Optimal posture is crucial for proper body alignment. Otherwise, your muscles and ligaments are unable to function correctly, which could lead to muscular compensations and possible injuries.
The strength training exercises below are considered posture exercises because they engage the core muscles, shoulder blades and rhomboids to build strength. More strength in these areas yields postural improvements while building a more stable core and creating shoulder blade retraction. Check out the video player above for a demonstration of each exercise.
Benefits: Push-Ups are primarily chest exercises, but they also train the core muscles and improve the function of the shoulder blades. The ability to perform a Push-Up with perfect technique is an indication that you have good posture.
How to: Position your hands a little more than shoulder-width apart with your chest facing the floor. Your knees, legs and feet should be together, with your ankle complex positioned slightly forward. Lower yourself to the floor while keeping a neutral spine throughout to create the perfect posture exercise. Drive your body up to complete the Push-Up.
Sets/Reps: beginners, 3x10, with two minutes rest between sets; more advanced individuals, 3x30, one minute rest.
- For added strength, "draw" your abdominals toward your spine and keep your gluteus maximus muscles engaged throughout.
- Be mindful that your upper trapezius/neck muscles are downward and relaxed, so they do not assist with the movement.
Benefits: Scaption improves strength in the muscles that move the shoulder blades and improves mobility in the shoulders. It also opens up the chest, which is commonly tight from sitting with the shoulders hunched forward.
How to: Stand with your feet shoulder-width apart with optimal posture. Hold a dumbbell in each hand with a neutral grip, palms facing you. Bring both dumbbells up to shoulder level in a "Y" formation, or a 45-degree angle. Lower slowly to the starting position.
Sets/Reps: beginners, 3x10 using your 10-rep-max weight, with two minutes rest between sets; more advanced individuals, 3x8-12 using 75 percent of your one rep max, with 90 seconds rest between sets.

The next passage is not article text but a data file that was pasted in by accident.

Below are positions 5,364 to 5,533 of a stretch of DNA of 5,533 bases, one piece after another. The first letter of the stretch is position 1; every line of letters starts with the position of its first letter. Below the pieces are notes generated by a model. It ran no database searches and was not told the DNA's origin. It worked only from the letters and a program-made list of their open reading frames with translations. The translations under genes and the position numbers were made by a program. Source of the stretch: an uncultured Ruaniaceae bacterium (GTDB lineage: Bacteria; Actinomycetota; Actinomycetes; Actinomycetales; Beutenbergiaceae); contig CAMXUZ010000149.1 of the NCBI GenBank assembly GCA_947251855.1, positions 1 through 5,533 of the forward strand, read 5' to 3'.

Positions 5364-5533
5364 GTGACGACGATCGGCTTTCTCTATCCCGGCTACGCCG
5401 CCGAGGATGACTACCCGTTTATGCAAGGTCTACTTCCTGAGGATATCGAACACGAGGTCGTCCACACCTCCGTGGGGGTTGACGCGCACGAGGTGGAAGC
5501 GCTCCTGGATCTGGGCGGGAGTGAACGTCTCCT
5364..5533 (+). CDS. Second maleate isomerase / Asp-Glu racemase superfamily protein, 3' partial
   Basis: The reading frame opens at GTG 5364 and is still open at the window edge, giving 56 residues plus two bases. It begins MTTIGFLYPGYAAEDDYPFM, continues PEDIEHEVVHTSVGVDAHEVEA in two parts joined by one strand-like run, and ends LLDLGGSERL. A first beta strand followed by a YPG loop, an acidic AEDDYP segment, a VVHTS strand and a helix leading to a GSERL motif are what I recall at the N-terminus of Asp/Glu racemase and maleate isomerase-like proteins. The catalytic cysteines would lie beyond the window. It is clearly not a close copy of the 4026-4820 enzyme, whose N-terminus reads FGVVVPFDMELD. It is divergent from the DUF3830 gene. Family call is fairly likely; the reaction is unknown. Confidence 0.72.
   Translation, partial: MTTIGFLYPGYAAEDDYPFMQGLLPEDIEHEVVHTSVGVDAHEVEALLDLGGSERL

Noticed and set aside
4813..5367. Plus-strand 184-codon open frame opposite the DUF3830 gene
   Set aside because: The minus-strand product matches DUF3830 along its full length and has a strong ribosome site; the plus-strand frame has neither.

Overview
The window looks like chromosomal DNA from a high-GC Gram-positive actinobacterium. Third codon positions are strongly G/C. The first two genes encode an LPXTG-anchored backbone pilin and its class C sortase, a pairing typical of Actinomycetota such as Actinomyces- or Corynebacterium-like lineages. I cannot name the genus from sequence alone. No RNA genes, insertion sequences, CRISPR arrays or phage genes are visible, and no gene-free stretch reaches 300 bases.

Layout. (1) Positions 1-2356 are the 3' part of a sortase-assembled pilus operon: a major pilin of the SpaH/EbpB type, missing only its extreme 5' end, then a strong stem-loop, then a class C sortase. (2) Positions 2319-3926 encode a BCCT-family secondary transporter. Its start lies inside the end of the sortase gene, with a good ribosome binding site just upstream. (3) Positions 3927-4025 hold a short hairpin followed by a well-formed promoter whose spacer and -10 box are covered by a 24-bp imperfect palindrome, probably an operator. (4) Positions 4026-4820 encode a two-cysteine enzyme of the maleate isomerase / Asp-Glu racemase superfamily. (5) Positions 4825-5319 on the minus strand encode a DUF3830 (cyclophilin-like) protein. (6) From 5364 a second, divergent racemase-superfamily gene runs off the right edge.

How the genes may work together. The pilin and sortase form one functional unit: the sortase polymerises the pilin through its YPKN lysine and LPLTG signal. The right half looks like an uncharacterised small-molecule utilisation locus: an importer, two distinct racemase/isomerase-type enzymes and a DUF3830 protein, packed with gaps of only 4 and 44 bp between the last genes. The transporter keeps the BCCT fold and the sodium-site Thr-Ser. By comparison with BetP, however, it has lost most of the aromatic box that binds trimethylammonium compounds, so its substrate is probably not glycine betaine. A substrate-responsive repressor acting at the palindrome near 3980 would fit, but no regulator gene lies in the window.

- Stand with your best posture before performing this exercise. You may roll your shoulders back to help find this position.
- Do not raise the dumbbells higher than shoulder level, since this will engage your upper trapezius.
- Keep both elbows slightly bent throughout.
- "Draw" your abdominals in toward your spine and keep your gluteus maximus muscles engaged throughout.
Pronated Dumbbell Row
Benefits: Many athletes are chest-dominant, either from sitting too much or from doing too many chest exercises. This exercise strengthens the back, creating balanced strength on the front and back of the body.
How to: Begin with your feet shoulder-width apart, knees slightly bent and torso nearly parallel to the floor. Hold a pair of dumbbells with your palms downward. Row the dumbbells up underneath your chest to the top of your ribcage. Squeeze your shoulder blades together. Lower slowly to the starting position.
Sets/Reps: beginners, 3x10 using your 10-rep max, with two minutes rest between sets; more advanced individuals, 3x8-12 using 75 percent of your one rep max, with 90 seconds rest between sets.
- Your upper back should be relaxed and not rounded.
- Your lower back maintains a slight arch to your spine.
- You may look forward; however, be mindful of your upper trapezius elevating for added strength.
- Continue to "draw" your abdominals toward your spine for added stability.
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